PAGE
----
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“Ticket-splitting voters were going extinct. Now they may decide 2022’s biggest races.”

Fascinating new NBC report on polling: “In battleground states from Georgia to New Hampshire to Ohio, a potentially decisive slice of voters tell pollsters they’re supporting a Democrat for one high-profile office and a Republican for another. Nowhere is the dynamic clearer than in Pennsylvania.” Most interesting of all, police unions in Pennsylvania seem to be splitting their endorsements.

“Within the past two weeks, an Oz campaign co-chair was spotted at a Shapiro fundraiser while two major police unions, one representing Philadelphia officers and the other Pennsylvania state troopers, offered endorsements of Oz and Shapiro.”

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“Forget ‘polarization.’ The problem is right-wing extremism.”

Jennifer Rubin makes a key point in this Opinion piece in the Washington Post, arguing that the problem in American politics today is not polarization but “right-wing extremism”: Democrats are not selecting extreme candidates. For example, as of July, in “the 22 primaries in safe Democratic seats in which a progressive candidate challenged a more moderate one, the moderate candidate won 14 — or about two-thirds — of the races.”

“It’s not polarization when one party recognizes the results of a democratic election and the other does not. That’s radicalization of the GOP. Nor is it polarization when the GOP reverts to positions it has not held for decades (e.g., banning abortion nationwide, ending the protected status of entitlements) while the Democratic Party accommodates its most conservative members as it crafts popular legislation (e.g., paring back proposals to allow the government to negotiate prices for pharmaceutical drugs).”

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With or without what kind of parties? And at what cost?

Today was the 10th Anniversary of the Mischief of Faction Blog, which started from the premise that “on balance, a nation is better off with parties than without them.” Seth Masket and Julie Azari took the opportunity to reflect on the state of American political parties. As Masket notes, “The past decade has taught us a lot about the dark side of parties.” Ultimately, Masket, like many in this field, points to the party primary as the problem. Azari, by contrast, urges political scientists to consider whether the traditional goals and assumptions of the field match political realities and institutions. The former is a more comfortable space for election law reformers. And yet, as Azari recognizes, institutions matter. And for the foreseeable future, the Supreme Court (an institution) and its doctrine (part of that institution) significantly constrain the feasibility of many of the most promising ideas for reforming party primaries.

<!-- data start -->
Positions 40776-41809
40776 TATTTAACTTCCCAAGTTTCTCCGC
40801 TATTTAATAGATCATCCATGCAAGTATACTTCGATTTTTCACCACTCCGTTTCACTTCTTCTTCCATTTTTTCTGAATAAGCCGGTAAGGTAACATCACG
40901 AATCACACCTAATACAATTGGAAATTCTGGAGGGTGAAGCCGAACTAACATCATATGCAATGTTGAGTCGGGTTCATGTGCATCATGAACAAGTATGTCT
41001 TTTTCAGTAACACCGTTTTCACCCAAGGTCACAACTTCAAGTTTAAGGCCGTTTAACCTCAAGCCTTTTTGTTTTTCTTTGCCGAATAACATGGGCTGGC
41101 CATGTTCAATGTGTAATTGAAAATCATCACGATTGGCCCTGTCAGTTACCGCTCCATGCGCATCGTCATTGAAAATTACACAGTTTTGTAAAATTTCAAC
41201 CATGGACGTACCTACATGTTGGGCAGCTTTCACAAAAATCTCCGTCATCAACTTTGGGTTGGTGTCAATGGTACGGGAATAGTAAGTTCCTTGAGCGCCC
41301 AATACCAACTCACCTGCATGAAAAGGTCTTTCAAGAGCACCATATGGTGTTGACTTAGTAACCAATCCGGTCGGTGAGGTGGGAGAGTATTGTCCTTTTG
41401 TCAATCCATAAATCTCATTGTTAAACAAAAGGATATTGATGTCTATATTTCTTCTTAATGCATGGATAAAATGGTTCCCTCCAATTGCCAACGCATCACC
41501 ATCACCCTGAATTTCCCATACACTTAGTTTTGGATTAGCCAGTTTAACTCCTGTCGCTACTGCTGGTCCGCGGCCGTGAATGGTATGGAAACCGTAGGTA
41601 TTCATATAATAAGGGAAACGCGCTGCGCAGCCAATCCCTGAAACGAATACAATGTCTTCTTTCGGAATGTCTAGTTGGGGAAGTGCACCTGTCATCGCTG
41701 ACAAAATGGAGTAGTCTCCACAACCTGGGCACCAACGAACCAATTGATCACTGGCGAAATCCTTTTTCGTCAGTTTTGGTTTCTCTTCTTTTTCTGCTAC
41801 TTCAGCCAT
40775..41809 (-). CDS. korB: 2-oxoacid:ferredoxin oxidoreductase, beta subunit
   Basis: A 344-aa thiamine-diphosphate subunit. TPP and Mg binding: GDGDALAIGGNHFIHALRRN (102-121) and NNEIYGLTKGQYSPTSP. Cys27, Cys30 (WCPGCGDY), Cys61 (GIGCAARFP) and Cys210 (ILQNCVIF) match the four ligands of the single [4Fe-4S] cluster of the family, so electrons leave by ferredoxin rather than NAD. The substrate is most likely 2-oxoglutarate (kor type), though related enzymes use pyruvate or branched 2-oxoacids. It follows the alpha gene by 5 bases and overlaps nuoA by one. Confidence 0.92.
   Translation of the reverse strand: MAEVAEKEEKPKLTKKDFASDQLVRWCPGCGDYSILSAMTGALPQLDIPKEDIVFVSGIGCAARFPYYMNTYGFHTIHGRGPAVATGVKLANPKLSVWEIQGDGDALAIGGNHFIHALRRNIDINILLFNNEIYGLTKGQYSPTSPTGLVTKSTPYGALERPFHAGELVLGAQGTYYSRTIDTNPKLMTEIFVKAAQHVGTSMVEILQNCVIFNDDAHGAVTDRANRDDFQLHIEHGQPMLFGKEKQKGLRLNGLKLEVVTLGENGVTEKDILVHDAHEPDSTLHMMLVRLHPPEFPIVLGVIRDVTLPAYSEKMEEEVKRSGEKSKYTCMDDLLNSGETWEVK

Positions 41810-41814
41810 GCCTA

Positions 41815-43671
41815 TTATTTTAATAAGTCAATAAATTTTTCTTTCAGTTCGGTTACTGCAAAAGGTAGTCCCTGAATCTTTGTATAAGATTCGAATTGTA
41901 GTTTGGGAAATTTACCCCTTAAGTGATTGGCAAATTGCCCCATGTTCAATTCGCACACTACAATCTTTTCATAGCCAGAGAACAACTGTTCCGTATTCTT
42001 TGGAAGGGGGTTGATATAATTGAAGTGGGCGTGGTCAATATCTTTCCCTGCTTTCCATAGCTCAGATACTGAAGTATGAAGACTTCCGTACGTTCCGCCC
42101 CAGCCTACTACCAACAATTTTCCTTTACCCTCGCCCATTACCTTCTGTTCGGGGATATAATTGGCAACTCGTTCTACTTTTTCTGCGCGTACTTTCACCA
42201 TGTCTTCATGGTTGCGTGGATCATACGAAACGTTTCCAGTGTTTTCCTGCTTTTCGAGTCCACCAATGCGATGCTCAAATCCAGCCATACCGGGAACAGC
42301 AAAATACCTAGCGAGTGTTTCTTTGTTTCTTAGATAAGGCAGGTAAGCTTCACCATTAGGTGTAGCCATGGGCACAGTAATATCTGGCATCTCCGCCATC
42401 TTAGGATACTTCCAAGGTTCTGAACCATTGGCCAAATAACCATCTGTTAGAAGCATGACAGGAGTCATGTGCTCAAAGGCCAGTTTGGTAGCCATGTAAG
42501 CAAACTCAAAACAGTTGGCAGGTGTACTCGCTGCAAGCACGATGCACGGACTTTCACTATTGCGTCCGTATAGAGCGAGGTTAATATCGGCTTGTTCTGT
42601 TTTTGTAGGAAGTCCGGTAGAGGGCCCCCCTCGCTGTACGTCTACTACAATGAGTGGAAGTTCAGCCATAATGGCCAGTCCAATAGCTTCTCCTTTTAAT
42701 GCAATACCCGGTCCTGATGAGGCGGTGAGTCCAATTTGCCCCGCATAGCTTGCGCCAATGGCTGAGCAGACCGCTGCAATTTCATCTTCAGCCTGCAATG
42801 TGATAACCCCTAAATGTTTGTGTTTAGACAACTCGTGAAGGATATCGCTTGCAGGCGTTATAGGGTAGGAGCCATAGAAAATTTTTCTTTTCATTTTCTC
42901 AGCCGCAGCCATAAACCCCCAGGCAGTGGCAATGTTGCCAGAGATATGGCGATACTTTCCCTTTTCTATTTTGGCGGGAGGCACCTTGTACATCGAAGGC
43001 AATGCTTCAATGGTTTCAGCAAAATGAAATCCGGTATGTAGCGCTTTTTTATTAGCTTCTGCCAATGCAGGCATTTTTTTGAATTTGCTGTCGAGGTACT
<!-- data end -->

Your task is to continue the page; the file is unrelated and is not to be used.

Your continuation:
The question then is what options remain for encouraging democratically functional parties. One idea that appears to be gaining ground in public discourse is fusion politics. Just today, Andy Craig published a short but clear argument in favor of fusion politics for Cato. It offers a particularly nice history of efforts to ban fusion candidacies and posits fusion politics as an answer to polarization, one that will bring more independents into politics–and presumably by expanding the electorate increase democratic accountability and responsiveness. While I generally agree with those goals (the latter in particular), I do think we should all pause to reflect on Azari’s most provocative question, what if polarization is “the result of progress on race and gender issues”? Viewed in this light, should we worry that a return to moderation and compromise (even if possible) would be backsliding?

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Pildes: “It’s not just us. Western democracies are fragmenting.”

Rick Pildes, in the Wash Post:

Three major elections on the same Sunday in June — in France, Colombia and Spain — tell the fundamental story of democracy in our era: the continuous disaffection with government, the collapse of traditionally dominant parties and figures, and the constant search for alternatives — which is quickly followed by yet more disaffection and the search for yet other alternatives. This is no longer a narrative of dysfunction distinctive to one country, if it ever was. The Conservative Party in Britain is now scrambling to find a new prime minister; the government in Italy is near collapse. The nature of political authority has fundamentally changed. Political power has become fragmented, as voters abandon traditional parties and turn to upstart, insurgent parties or independent, free agent politicians from across the political spectrum.

In multiparty democracies, such as the three that held elections last month, the fragmentation of political power makes it more difficult to form governments, causes those governments to be fragile and prone to collapse, and weakens their capacity to deliver effective policies. Politics in the United States, with our well-entrenched two-party system, are nonetheless being shaped by similar forces — although here fragmentation means the Democratic and Republican parties are torn by internal factional conflicts that party leaders struggle to surmount. 

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Pildes on Ranked Choice Voting

Fredreka Schouten of CNN interviews Rick Pildes. Here’s a highlight: